I was at home in Plymouth, MA. watching the Today show from NY, while folding laundry. At first, I just watched, then reality hit and I began to cry. I immediately IMed a close friend who lives and works in Manhattan and we stayed on the in touch through the entire ordeal. Her office was located close enough to see first hand what was happening, while still being at a safe distance. Later that day, I saved our conversion to a disc and have read it a few timed over the years. It is gripping to read the raw emotions we were experiencing at that time. Since, my family and I have visited the spot a few times, the first being less than a year from when it occurred. The entire area looked as if it were frozen in time, nothing had changed. When we approached the site, a police officer handed my 7 year old daughter a piece of the rubble and told her never to forget. It still gives me chills to this day.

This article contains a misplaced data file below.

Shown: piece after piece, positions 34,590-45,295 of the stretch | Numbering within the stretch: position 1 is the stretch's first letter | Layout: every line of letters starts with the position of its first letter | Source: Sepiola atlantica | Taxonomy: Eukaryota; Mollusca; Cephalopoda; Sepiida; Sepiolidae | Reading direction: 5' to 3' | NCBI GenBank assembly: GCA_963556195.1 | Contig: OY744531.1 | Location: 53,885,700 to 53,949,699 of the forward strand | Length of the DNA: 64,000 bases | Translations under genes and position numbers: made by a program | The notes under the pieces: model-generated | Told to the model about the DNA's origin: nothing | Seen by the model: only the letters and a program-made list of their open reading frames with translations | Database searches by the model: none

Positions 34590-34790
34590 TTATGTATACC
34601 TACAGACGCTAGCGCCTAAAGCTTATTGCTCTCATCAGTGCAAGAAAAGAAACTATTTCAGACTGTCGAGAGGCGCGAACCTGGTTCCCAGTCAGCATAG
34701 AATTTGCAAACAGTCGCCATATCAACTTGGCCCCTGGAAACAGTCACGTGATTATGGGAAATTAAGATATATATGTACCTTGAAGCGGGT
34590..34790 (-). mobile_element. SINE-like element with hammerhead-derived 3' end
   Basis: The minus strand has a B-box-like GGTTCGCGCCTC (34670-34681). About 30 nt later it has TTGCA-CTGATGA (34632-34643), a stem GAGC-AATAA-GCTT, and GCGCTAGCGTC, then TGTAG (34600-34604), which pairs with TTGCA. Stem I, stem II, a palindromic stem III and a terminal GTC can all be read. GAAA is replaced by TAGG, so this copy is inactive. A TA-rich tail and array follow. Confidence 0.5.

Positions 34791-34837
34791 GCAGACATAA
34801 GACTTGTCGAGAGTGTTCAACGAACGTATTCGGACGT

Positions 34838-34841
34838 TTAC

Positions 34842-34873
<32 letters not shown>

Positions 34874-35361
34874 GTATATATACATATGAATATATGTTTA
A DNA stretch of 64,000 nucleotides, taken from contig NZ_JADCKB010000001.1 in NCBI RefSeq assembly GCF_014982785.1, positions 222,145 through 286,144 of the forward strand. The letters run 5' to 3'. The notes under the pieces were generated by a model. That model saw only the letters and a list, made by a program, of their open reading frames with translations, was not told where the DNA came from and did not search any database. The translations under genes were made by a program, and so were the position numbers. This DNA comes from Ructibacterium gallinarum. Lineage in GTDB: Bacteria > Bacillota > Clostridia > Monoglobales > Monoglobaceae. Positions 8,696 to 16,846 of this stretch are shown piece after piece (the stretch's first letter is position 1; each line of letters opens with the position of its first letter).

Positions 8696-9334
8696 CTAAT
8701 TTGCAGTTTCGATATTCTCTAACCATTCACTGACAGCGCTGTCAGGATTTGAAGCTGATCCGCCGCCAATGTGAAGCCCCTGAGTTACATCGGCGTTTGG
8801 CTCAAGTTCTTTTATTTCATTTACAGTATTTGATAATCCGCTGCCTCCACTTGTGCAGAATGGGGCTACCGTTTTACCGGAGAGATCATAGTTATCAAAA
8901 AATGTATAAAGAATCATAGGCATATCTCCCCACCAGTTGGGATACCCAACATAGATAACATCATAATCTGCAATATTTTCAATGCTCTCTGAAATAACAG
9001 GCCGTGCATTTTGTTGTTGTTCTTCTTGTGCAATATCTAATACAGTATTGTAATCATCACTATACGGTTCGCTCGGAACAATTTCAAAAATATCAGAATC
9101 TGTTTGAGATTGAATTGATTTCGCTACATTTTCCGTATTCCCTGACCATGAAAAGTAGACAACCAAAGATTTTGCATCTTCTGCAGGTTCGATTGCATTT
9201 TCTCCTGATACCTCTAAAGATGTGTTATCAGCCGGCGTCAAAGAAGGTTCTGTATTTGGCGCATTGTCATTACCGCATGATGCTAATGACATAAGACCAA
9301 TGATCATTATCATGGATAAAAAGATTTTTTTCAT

What's become of that keepsake, Lisa?

I was home with my husband - I believe we were cleaning the kitchen after breakfast when my mother-in-law called and said: "Turn on the TV, a plane crashed into a building in New York". We sat on the living room while my two months old cat (he is now almost 14 years old) was climbing the curtains and trying to mess up everything around. We usually would give him a little attention to calm him down, but we couldn't so shocked we were. And then - right before our eyes came the second plane. At first we thought it was a replay. Then we realized it was not. We simply couldn't believe what was happening.